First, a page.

The face of the new £50 note

Authored by Connor O'Leary

Following the announcement from the Governor of the Bank of England, Mark Carney, in November 2018 that the new polymer £50 note will celebrate the UK’s achievements in science, there has been much speculation over which British scientist will be the face of the new banknote. Members of the public were then able to nominate candidates to be considered by the Banknote Character Advisory Committee before 14 December 2018. A total of 227,229 nominations were received by the Bank, 991 of which were eligible for consideration by the Committee1. The shortlisted candidates include Stephen Hawking, Alan Turing, Rosalind Franklin, Dorothy Hodgkin and – rather controversially – Margaret Thatcher, amongst others.

Stephen Hawking

Now odds-on with the bookies, Stephen Hawking is the frontrunner to become the face of the new £50 note. Hawking was a prominent theoretical physicist who performed groundbreaking work in physics and cosmology, including the revelation that black holes have a temperature and produce radiation, now known as Hawking radiation. He also became a successful author and science communicator, seeking to make complex scientific ideas such as general relativity and black holes accessible to the general public, most notably writing bestseller, A Brief History of Time, which sold more than ten million copies3.

In 1963, Hawking contracted motor neurone disease at the age of 21 and was given two years to live. Yet he went on to have an illustrious career in academia, becoming the Lucasian Professor of Mathematics at the University of Cambridge in 1979, a prestigious position once held by Isaac Newton in 1663. Hawking was also the recipient of numerous awards and prizes, such as being elected a Fellow of the Royal Society (FRS) in 1974, the CBE in 1982 and the US Presidential Medal of Freedom in 2009. His determination and perseverance in his career despite his decades-long battle with his condition made him a role model and champion for those with disabilities across the world4.

Alan Turing

Often labelled as ‘the father of modern computing and artificial intelligence’, Alan Turing is regarded as a pioneer in the development of the modern computer following the publication of his seminal paper, On Computable Numbers with an Application to the Entscheidungsproblem in 1936. During World War II, Turing played a crucial role at the Government Code and Cypher School (GC&CS) at Bletchley Park in breaking German ciphers throughout the war, including his development of the ‘Bombe’ which successfully decoded the messages sent from the German armed forces. It is estimated that Turing’s code-breaking work shortened the war by between two and four years, saving millions of lives. Following the war, Turing was made an OBE by King George VI in 1946 for his wartime services and elected a Fellow of the Royal Society (FRS) in 1951, three years prior to his death5.

Aside from his significant contributions to computer science, mathematics and the Allies’ victory in World War II, Turing is often regarded as a martyr of the LGBT community. In 1952, Alan Turing was convicted of ‘gross indecency’ after having sex with a man and pleading guilty, insisting he had done nothing wrong. As a result, as an alternative to imprisonment, he was forced to undergo chemical castration via injection of stilboestrol (now known as diethylstilbestrol), a synthetic oestrogen (female sex hormone), in an attempt to ‘cure’ him of his sexuality. The conviction forced him to leave his job at the Government Communications Headquarters (GCHQ), whilst the treatment rendered him impotent and caused him to grow breasts. Turing committed suicide shortly after in 1954. It wasn’t until 2013 when Alan Turing received a posthumous royal pardon and in 2017 the “Alan Turing law” came into effect, retrospectively pardoning all men convicted of ‘gross indecency’6.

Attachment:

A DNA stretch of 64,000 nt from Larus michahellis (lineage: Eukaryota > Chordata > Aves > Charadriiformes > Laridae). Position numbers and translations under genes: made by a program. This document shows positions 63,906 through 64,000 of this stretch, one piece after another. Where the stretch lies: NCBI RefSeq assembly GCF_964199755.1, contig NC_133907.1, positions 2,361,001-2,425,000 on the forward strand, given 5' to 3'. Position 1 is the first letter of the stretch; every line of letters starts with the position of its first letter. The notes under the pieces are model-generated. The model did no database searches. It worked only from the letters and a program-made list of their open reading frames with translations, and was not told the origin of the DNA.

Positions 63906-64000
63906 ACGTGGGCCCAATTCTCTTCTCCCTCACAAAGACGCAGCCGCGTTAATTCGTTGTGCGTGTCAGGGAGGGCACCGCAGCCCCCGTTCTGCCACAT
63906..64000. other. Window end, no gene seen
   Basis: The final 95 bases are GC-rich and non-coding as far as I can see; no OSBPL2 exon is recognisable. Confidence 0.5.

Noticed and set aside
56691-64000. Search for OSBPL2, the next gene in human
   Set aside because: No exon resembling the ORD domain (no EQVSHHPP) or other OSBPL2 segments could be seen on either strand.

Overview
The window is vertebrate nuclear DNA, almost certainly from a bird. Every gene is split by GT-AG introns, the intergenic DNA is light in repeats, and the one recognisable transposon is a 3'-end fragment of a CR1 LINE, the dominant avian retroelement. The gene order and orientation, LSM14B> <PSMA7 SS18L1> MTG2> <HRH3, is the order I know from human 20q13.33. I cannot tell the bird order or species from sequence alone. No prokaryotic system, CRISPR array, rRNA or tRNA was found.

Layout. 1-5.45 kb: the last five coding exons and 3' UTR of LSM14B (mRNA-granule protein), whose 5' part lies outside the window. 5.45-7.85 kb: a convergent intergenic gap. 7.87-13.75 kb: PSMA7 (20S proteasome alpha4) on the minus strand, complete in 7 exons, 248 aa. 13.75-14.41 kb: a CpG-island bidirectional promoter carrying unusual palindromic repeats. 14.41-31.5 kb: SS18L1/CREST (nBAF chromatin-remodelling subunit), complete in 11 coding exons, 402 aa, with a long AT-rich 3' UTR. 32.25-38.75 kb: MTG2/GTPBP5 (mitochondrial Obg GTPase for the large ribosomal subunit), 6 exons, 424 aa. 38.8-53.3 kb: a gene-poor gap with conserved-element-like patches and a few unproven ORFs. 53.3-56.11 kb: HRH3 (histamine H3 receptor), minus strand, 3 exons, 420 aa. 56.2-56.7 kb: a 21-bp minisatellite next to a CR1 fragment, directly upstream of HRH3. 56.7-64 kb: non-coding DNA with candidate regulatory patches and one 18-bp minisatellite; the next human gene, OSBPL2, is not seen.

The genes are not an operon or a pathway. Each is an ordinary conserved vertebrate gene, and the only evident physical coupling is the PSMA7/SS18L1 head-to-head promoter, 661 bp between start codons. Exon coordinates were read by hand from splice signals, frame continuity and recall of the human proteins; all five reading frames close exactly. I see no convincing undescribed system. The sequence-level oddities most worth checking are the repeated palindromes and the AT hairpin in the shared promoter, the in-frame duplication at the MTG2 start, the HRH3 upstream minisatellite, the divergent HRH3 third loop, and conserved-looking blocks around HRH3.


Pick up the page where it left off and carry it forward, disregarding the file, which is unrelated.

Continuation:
Rosalind Franklin

Rosalind Franklin, who was responsible for much of the research that led to the understanding of DNA, is another prime contender shortlisted by the Committee. In 1952, Franklin and her PhD student Raymond Gosling captured ‘Photograph 51’ which revealed the double helix structure of DNA, perhaps the most famous X-ray diffraction image ever captured. Without her consent, colleague Maurice Wilkins showed this image to Sir Francis Crick and James Watson, two competing scientists working on the elucidation of the structure of DNA. The Photograph confirmed the structure and led to Crick and Watson’s publication in Nature in 1953 as well as their Nobel Prize, without acknowledging Franklin’s contribution. However, after her death, Crick said that her contribution had been critical.

Sadly, Franklin died young at the age of 37 from ovarian cancer. Now, four ovarian cancer charities (Ovacome, Ovarian Cancer Action, Target Ovarian Cancer and The Eve Appeal) have encouraged the public to nominate Franklin as a candidate to the Bank in the nomination period. The charities label Franklin as “one of the unsung science heroes of the twentieth century” and say “since Franklin’s death, there has been a growing recognition for her research into the molecular structure of coal, viruses and, of course, DNA, but lots of people still don’t know who she was”8.